Posts tagged children

The Boy in the Striped Pyjamas Book

Bruno is a nine year old boy who lives in Berlin with his family during the second world war. One day, he comes home to find Maria – the maid – packing all of his things. His mother explains to him that they are moving to the countryside because of his father’s job. Even though Bruno never knew what his fathers job was, he understood because his parents always told him he was a very important man.

When Bruno arrives at his new house, he immediately wants to go back, finding that Out-With (the house’s name) has many downsides. Firstly, it only has three floors when his home in Berlin had five.
Secondly, it had no places to explore, no secret rooms or hiding places, when his old house was full of nooks and old rooms.
And Lastly, it was in the middle of nowhere. It lay in a field of a few small trees and the house. Since it was in the middle of nowhere, there would be no school, which meant no friends to play with. And he couldnt possibly play with his sister Gretal, because she was a hopeless case.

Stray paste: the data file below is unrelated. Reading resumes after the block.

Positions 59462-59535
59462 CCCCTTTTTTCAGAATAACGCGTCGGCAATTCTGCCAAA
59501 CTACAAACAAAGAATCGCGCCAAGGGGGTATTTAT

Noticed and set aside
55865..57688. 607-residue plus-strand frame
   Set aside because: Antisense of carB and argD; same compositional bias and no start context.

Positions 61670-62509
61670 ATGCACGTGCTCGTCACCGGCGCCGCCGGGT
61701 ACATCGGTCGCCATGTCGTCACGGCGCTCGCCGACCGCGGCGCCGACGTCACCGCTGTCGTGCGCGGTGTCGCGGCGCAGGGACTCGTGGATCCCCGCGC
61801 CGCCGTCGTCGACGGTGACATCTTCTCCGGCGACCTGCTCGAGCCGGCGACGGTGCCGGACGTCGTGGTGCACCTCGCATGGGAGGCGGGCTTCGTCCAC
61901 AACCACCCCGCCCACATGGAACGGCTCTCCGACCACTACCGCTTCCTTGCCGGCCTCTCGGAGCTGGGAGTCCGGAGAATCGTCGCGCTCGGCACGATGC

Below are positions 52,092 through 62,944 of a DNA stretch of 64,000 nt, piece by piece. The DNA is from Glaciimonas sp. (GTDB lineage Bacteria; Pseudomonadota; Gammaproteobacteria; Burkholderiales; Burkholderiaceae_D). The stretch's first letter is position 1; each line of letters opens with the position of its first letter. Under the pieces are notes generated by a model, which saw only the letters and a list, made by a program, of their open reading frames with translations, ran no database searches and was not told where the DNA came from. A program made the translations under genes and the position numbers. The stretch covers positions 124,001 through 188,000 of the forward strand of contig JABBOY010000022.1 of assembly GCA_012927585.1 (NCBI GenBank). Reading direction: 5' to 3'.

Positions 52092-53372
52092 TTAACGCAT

His room was on the highest floor. It was dull and had a strange but interesting view out of the window. In the distance, beyond a high fence, was a group of a thousand or more people. They all wore striped pyjamas and lived in huts. Sometimes soldiers would yell at them or worse.

One day, curiosity got the better of Bruno and he took a long walk towards the fence. Some time later, when he finally reached the fence. He noticed a small boy about his age, sitting on the opposite side of the fence wearing striped pyjamas and looking at the dirt. Bruno talked with he boy. His name was Shmuel. Everyday Bruno and Shmuel met at the fence and talked. They were best friends in no time. But would this friendship be good for their lives, as they were completely diferent and that Bruno’s father had sometimes been seen on the other side of the fence, punishing people in striped pyjamas?

This is a very good, detailed book. Even though I dont like war stories very much, this has to be one of my top ten favourite books. It has a great storyline and an exiting twist in the last few pages. I know the kids blog is for children 8-12, I think this book should be 11+. I give it 9\10.